One might be surprised to see that even ethical statements are declared meaningless. Should it not be true that “rape is wrong”, that “stealing is wrong”, that “honesty is good”, that “telling the truth is good”? For Ayer, all these statements are simply meaningless, there is no question of truth or falsity in them. When we say, “Murder is wrong” we are not proclaiming a truth at all; how can you verify through experience the “wrongness” of murder? For Ayer, all ethical statements are simply expressions of our own emotions, not statements of truth. When one says, “Rape is wrong” he is simply expressing his emotion of revulsion and trying at the same time to evince the same feeling from people around him. The expression, “Helping the poor is good” is again simply an expression of one’s emotions about helping the poor; another person is equally entitled to say, “Helping the poor is bad” since his proposition simply means that he is expressing his own emotions which are different; neither of the two propositions is true or false; they are both meaningless from a cognitive point, they simply express emotions which cannot be true or false. All ethical statements are, therefore, meaningless and they simply express emotions (Ayer’s Emotivism), or prescription (Hare’s Prescriptivism) or taste (Russell’s ethical subjectivism).
The Logical Positivists and Ayer in particular wanted to stress that the only language that can truly pass the Verification test is scientific language; scientific language is the only language that is truly meaningful, because based on experience and on experiments. Ayer realized, however that some scientific and historical propositions have not been verified with certainty. He introduced two forms of the Verification Principle, “strong” and “weak” verification, to deal with this problem.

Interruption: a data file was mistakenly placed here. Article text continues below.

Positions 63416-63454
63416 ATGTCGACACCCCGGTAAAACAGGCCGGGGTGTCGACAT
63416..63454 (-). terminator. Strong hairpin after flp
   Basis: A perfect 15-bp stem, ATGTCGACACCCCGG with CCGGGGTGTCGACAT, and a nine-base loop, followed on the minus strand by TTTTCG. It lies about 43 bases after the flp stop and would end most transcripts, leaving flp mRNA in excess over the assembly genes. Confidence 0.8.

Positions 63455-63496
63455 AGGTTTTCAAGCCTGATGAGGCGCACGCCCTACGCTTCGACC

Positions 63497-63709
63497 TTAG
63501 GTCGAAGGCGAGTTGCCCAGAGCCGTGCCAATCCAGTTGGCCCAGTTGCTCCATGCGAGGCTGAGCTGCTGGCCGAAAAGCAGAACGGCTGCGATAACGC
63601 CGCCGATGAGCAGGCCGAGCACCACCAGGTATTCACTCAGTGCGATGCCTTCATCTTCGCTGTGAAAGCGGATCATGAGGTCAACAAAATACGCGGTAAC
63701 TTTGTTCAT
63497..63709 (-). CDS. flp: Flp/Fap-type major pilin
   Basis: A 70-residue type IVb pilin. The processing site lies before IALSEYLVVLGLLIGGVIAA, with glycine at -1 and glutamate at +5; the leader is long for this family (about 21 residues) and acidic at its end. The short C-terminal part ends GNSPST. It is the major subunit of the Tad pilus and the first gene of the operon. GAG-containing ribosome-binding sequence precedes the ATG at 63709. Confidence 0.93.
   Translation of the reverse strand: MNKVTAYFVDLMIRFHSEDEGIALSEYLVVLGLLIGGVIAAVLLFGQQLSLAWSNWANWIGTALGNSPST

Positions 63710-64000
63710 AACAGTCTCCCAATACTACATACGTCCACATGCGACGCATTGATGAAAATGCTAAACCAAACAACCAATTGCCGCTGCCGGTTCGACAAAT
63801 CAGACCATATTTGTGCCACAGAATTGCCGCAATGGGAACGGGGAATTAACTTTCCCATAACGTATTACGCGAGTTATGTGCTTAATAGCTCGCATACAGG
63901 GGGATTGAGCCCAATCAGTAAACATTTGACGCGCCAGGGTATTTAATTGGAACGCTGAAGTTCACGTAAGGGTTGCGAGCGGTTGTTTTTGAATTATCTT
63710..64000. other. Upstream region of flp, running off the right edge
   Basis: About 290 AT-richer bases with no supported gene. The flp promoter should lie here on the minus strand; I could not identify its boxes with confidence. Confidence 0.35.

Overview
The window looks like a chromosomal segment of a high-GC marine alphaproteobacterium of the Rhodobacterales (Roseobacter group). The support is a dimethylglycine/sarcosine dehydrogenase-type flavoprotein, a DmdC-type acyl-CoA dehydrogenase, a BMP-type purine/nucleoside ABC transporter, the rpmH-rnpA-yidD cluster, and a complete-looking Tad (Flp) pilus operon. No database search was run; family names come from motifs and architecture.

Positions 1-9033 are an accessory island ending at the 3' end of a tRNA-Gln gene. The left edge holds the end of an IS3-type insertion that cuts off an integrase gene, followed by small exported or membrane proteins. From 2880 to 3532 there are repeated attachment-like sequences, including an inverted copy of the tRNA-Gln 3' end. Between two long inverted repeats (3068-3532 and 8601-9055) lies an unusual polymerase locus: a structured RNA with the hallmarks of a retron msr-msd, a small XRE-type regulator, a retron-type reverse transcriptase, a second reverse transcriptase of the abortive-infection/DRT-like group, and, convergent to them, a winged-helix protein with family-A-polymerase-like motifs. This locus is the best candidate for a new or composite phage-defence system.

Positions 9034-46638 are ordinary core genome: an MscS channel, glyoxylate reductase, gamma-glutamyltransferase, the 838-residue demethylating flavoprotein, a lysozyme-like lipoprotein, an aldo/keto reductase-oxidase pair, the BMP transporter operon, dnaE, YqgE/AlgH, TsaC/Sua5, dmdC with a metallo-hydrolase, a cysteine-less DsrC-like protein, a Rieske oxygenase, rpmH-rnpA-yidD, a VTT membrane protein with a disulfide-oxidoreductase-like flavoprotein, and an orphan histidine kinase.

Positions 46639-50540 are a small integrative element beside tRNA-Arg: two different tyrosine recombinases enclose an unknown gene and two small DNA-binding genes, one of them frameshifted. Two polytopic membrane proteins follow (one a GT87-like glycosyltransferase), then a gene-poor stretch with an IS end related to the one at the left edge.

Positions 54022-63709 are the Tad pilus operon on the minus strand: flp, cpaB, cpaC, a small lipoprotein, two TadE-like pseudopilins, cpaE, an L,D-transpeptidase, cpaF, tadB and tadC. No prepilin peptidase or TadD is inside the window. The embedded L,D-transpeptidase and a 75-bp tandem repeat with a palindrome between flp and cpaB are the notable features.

“Strong” Verification occurs when there is no doubt that a statement is true, as one verifies it using sense experience, observation. An example of the strong form would be the statement, “Brother Nigel wears glasses”, which could be proved true or false by visiting Brother Nigel.
“Weak” Verification is a statement that there are some observations that are relevant to proving a proposition true or false. For example, “Columbus discovered America” is accepted as true because people affirmed the event at the time. Similarly, statements that could be affirmed in the future are meaningful: “A proposition is verifiable in the strong sense of the term, if, and only if, its truth could be conclusively established… But it is verifiable in the weak sense if it is possible for experience to render it probable”.